REVIEW: American Ballet Theatre's The Sleeping Beauty

Written by | Miscellaneous

American Ballet Theatre presents a new production of Tchaikovsky’s The Sleeping Beauty, staged by Alexei Ratmansky, artist in residence.

Gillian Murphy as Princess Aurora (photo by Gene Schiavone)

Having been dragged to a small number of boring christenings, I don’t understand why anyone would be upset not to be invited to one. But I suppose if the witch in the Sleeping Beauty tale agreed, we wouldn’t have much of a story. Perhaps I can’t relate to her anguish because no baptism I’ve gone to has had Misty Copeland on its bill.

American Ballet Theatre opened its impressive new production of The Sleeping Beauty this spring. (It premiered it in Costa Mesa, CA, and will go on to Milan’s Teatro alla Scala, a co-producer.) Despite being a warhorse in story-ballet rep, Alexei Ratmansky’s new staging kept its audience very much awake. He’s become a valuable energizer of the classics lately, as seen in his recent Nutcracker, also for ABT, a staging which made the show worth seeing again. In Beauty, he shoots for spectacle, ABT has indulged him, and the payoff is huge.

I think it’s fair to say we all know the story well enough to avoid recap, and Tchaikovsky’s telling of it follows more or less familiarly. The pre-prick setting here is some baroque era, with lots of Charles II wigs. Lots. The New York Times profiled the production’s design, citing 210 coiffures on both the women and men. Richard Hudson’s costumes are ornate, especially those for the pantomime characters, with women in trains that Princess Diana would have thought over the top. And while Hudson’s 2D sets are generally flat, they create a grandness so that when it all comes together, it’s impressive. In the act after the famous prick and a hundred years of sleep, we’re in a bustle-heavy (and heavy-bustle) Georgian period.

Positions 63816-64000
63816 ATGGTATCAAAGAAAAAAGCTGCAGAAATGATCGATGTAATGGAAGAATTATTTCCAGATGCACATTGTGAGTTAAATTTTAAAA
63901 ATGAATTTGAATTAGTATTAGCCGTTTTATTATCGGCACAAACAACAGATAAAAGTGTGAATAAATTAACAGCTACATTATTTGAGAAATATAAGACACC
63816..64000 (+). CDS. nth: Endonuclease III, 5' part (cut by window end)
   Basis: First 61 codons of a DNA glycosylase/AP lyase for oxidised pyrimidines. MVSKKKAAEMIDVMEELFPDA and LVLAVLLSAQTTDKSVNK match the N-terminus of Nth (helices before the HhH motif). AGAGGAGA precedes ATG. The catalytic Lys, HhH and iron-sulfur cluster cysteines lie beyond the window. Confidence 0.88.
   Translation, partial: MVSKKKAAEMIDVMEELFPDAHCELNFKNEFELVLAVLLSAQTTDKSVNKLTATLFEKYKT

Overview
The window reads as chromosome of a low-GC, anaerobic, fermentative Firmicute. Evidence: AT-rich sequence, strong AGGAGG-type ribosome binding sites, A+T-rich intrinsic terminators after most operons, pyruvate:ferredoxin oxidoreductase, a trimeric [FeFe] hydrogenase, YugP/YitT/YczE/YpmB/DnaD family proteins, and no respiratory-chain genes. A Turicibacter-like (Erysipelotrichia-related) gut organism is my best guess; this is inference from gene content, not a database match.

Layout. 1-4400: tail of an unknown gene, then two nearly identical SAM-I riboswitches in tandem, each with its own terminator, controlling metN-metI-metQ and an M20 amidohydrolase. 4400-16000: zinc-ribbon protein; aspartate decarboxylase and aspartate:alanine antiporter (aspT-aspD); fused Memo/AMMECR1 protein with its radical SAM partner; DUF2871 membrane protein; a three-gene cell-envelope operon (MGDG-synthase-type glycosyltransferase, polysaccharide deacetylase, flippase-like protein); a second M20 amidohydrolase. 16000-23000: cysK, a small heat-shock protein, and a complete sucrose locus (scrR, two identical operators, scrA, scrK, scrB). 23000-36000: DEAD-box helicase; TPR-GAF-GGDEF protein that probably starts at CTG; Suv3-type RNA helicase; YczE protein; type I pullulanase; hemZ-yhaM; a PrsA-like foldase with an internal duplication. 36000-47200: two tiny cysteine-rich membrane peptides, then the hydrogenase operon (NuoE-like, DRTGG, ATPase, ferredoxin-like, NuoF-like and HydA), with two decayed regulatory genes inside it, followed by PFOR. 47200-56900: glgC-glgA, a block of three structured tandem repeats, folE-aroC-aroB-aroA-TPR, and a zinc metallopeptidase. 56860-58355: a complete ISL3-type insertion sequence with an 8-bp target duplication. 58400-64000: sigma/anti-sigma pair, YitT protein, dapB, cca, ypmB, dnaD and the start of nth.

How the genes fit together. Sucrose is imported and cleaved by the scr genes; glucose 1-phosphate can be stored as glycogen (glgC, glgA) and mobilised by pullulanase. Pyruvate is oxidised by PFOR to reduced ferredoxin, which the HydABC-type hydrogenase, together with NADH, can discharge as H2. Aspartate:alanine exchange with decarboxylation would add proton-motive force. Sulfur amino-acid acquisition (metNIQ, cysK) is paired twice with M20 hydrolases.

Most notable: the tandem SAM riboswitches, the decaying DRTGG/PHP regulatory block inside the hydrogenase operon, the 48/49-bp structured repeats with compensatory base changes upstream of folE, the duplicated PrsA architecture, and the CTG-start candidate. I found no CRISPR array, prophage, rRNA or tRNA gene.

The thing is big, a production that risks overcoming its choreography. But the ABT company right now is in such strong shape, especially its women, that no gown train or beehive pulls focus; they bring exciting life to Ratmansky’s work (after Marius Petipa’s 1890 choreography).

The most exciting dancing came from dancers in small roles bookending the story. In the Prologue, soloist Misty Copeland danced the Wheat Flower Fairy, sadly a sort of Fairy #3 role. One of six gift-bearing fairies, the Fleur de Farine variation allows Copeland just a couple minutes to show a very muscular precision, so strong and so precise that we could name her left leg Smith and her right Wesson. The only complaint is that Hudson’s principal dresses fall to the knees, obscuring some of the magic of watching particularly strong dancers such as Copeland.

Act III is called “The Wedding,” but has little to do with the drama. By now the Beauty has woken up, and there’s no consequence for the witch Carabosse who’s now invited to the party — no 10-story dragons here. It’s a fairy tales performed as gifts for Aurora and her groom. Zhiyao Zhang stepped out of the corps to play The Bluebird, a character from some B-side story. Zhang’s small build and big energy bring the birdlike grace the choreography is built for, and his comfort in the air is fun to watch. He doesn’t insist on grabbing attention with flash, but his simple elegance commands the eye. If he can sustain for longer movements what he showed in a two-minute divertissement, Zhang will be someone exciting to watch move up the company ranks.

Zhiyao Zhang as The Bluebird (photo by Gene Schiavone)

The bulk of the dancing, of course, falls on the title character. Gillian Murphy danced Aurora the night I saw it. (She has one more show this weekend.) A popular ABT soloist, her technique is impressive. In her garden-party work, she’s made to stay on point as each of four suitors give her the moves. But while Murphy clearly owns her space, her expressiveness was somewhat tempered — not hugely, but noticeably — and it kept her performance from going the final 1 percent.

You have to applaud ABT for going all-in with this production, and you have to appreciate Ratmansky’s ability to keep focus on exciting choreography amidst a hundred characters in hundreds of costumes. But if there’s any reason to see The Sleeping Beauty right now, it’s to see a large company with the strength to pull it off.

The Sleeping Beauty continues at the Metropolitan Opera House through Saturday evening; ABT’s summer season continues to July 4. Tickets and performances available at

Last modified: July 27, 2017